When evaluating drug testing evidence in any case, there are two important questions for the judge and jury to address. The first question is, “Was the drug test does correctly? Is it valid?” The second question is, “Is the drug test relevant?” In the State of Texas, DUID laws require that a per se opinion of intoxication must be supported by a scientific opinion.
It is important to understand that not all laboratories across the state have the same procedures or qualified staff. Many laboratories have technicians who are trained in chemistry but may not have any knowledge of pharmacology or toxicology. Thus, just because the state has evidence of a “positive” test does not necessarily mean there is proof that someone was intoxicated.
It is thus important to request a detailed list of documents from the laboratory in the discovery request; the request should contain the following:
- Chain of custody documentation
- Any video of the arrest or biological sample draw or collection
- All data printouts from the laboratory test
- All standard operating procedures
- All calibration records
In my experience reviewing cases over the last 15 years, chain of custody is the most common area where I have found gaps. Often, there is poor documentation from the officer or health care professional who draws and collects a sample to the transportation of that sample to the laboratory. Samples are often in storage for weeks, or even months, before they are tested. Proper chain of custody documents support that a sample has been properly handled and managed during the time it was in custody. Any gap in documentation creates a foundational question of whether, beyond a reasonable doubt, the evidence is valid. There should be clear documentation that connects the laboratory’s report from the technician that ran the initial test to the supervisor or lab director that signs off on the final report or decision. In labs handling large volumes, these are often different people.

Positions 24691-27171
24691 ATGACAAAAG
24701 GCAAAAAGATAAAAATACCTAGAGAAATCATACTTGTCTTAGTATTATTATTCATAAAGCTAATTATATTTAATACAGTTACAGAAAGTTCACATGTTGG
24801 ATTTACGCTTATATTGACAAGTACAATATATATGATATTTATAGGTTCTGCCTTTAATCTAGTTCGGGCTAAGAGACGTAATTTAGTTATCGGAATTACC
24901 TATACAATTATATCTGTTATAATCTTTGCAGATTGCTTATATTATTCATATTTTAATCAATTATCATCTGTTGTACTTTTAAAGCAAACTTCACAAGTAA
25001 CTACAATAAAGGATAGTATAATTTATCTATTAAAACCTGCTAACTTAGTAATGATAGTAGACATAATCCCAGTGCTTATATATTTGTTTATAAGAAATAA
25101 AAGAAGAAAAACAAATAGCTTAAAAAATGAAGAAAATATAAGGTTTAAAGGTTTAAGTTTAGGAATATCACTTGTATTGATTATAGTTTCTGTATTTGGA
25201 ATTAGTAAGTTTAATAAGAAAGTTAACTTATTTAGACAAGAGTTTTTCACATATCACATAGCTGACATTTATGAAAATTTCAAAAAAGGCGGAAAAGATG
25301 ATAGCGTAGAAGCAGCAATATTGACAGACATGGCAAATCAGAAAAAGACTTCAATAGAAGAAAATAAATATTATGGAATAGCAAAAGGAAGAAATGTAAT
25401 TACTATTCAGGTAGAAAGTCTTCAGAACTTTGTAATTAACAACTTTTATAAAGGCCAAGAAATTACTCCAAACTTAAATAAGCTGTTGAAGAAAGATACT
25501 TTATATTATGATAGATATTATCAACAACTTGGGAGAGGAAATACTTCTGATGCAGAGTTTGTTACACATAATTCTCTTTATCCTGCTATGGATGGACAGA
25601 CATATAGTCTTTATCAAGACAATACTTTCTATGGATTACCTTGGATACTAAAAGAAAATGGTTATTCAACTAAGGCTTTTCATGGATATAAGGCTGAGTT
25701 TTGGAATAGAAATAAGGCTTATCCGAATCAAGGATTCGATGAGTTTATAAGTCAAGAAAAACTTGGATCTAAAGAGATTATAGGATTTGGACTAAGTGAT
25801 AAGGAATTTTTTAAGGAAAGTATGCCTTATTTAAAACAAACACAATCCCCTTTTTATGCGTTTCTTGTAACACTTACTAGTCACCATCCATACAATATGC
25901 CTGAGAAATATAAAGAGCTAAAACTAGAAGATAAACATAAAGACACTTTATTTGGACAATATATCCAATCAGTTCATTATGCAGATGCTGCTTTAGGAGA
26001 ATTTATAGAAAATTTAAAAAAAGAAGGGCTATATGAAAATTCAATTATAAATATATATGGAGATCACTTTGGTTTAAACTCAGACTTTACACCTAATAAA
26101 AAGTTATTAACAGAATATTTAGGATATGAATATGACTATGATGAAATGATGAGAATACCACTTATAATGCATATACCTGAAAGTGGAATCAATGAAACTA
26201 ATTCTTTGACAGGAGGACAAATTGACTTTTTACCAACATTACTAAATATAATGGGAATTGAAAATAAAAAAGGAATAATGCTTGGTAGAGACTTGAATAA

Focus on Marijuana and THC Evidence – Checklist for a Case Involving THC
With several counties and the State of Texas effectively decriminalizing small amounts of marijuana, the prevalence of THC use in cannabis or electronic vaporizing devices continues to grow. It is challenging to set policy for a specific level of intoxication for marijuana intoxication for several reasons. One reason is that we have natural cannabidiol signaling in our bodies, with cannabidiol receptors, that are linked to the muscular, skeletal, and nervous systems. This is one of the reasons why CBD products are popular; people use them for relief of chronic ailments. Another reason is that the body can adjust to responses from THC use. An occasional user of THC may likely respond differently to THC than a habitual user. Several states have attempted to create levels of per se intoxication for THC, ranging from 1 ng, 2 ng, or 5 ng. Texas currently has no specific number.
If you have a case involving THC evidence, make use of the checklist below for your file in order to help you better understand the issues in the case. Organizing this evidence will assist you in evaluating the strengths and weaknesses of the case being made by the State.